If you’re planning on going to the beach this holiday, this might be the worst movie to see (other than Jack and Jill, which is always the worst movie to see, ever). On the other hand, if you’re sitting in your recliner, in the mood for a movie that blends suspense, horror and old school movie monster mayhem in a way few have bettered, JAWS (always in all caps) is your film.

Watch it to appreciate Hollywood’s greatest filmmaker and the industry’s first real summer blockbuster.


The movie is set during America’s bicentennial, 1976. Unfortunately America was in pretty crummy shape in those days as many were saying America’s best days were behind her (sound familiar?). The story of Rocky was a rags to almost riches story, about a man who just wanted to go toe-to-toe with the champ, just to say he could. Winning was never his ambition. He just wanted to prove he wasn’t a bum. When he took the champ down (momentarily), the euphoria of the crowd was just a happy by-product.

Of course (SPOILER ALERT) he lost the match, because a true rags-to-riches story would have been unbelievable in the 1970’s. Still, the story isn’t about winning the championship; it’s about proving that you were good enough.

Watch it if you want to go back to the grime of the 1970’s only to be pulled out of the funk by an uplifting story about a loser who loses (from everyone else’s perspective) but wins (as far as he’s concerned).


Fair warning: I’m a hardcore Elvis aficionado.

Speaking of rags to riches, this one was real. Growing up in a house not bigger than most of our bedrooms, Elvis was raised in the deep south in gross poverty, with few of the advantages and security blankets that could have helped him along the way. He was blessed with good looks, a Gospel-singing-trained voice, and (often overlooked) a remarkable ability to interpret a song and make it his own.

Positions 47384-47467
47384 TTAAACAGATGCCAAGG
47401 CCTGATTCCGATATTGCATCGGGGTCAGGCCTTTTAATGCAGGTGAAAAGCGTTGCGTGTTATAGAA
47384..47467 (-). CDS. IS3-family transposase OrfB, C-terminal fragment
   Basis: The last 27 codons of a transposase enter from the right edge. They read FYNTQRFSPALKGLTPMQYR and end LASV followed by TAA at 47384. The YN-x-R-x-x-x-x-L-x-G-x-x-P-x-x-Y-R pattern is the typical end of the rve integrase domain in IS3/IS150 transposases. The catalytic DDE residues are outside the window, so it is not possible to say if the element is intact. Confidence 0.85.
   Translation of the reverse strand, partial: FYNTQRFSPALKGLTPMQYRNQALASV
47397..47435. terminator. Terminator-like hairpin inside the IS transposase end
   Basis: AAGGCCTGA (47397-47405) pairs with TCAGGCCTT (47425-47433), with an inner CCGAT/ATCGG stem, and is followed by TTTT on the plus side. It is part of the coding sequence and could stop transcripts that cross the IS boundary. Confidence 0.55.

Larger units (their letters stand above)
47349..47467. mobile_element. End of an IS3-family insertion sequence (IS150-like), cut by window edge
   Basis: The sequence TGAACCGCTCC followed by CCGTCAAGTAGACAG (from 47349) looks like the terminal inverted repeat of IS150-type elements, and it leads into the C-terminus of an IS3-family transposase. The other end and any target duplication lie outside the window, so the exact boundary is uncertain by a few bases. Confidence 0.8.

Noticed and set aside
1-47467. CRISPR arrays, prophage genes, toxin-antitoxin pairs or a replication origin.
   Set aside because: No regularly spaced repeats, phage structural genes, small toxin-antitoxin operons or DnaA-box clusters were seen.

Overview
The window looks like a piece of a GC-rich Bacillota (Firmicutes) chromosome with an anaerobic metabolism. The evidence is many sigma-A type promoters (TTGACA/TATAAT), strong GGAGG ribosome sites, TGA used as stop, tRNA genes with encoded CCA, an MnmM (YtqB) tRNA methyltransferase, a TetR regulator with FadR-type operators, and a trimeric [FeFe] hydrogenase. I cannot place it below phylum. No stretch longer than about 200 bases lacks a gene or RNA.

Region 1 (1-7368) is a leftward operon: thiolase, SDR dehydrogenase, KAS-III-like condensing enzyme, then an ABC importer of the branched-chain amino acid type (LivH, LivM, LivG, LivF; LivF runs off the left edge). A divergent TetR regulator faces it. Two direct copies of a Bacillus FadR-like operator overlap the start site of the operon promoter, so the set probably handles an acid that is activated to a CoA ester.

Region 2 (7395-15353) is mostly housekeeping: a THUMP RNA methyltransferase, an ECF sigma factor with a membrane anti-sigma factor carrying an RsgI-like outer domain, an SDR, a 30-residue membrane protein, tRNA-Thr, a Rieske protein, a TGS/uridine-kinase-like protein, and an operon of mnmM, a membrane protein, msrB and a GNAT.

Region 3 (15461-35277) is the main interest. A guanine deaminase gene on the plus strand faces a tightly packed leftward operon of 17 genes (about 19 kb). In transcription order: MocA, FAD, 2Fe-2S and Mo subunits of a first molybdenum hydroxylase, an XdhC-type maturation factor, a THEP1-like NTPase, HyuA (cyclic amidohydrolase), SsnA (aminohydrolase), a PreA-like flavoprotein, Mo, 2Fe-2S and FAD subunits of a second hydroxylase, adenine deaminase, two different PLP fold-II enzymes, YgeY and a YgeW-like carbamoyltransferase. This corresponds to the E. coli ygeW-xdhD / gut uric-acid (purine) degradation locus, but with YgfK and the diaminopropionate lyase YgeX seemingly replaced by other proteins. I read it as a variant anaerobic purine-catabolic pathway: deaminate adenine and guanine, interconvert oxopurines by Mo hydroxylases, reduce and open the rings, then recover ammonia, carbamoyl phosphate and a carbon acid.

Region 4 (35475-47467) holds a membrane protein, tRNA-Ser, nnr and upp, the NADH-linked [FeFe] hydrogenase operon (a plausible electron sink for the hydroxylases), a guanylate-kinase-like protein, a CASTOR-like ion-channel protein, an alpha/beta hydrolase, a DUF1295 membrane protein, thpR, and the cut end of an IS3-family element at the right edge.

Most people reach 21 and have no idea what to do with their lives. By the time Elvis was 21, he was one of the biggest stars in the country. By 25, he was the biggest star in the country. By 35 he was the biggest star in the world. By 42 he was gone. A few years before dying, at the peak of his 1970’s touring, he recorded a pair of live concerts from Hawaii, the latter of which was aired live via satellite (a rarity at the time).

Though his voice was a little wobblier than in years past, and his eyes a little too glassy (he was heavily abusing uppers and downers in those days), the show was a huge success and one of the biggest “rock concerts” in history. His rags to riches story was truly The American Dream personified, and his medley of songs about the American Civil War (titled “American Trilogy”) certainly played into his roots as America’s first mega star.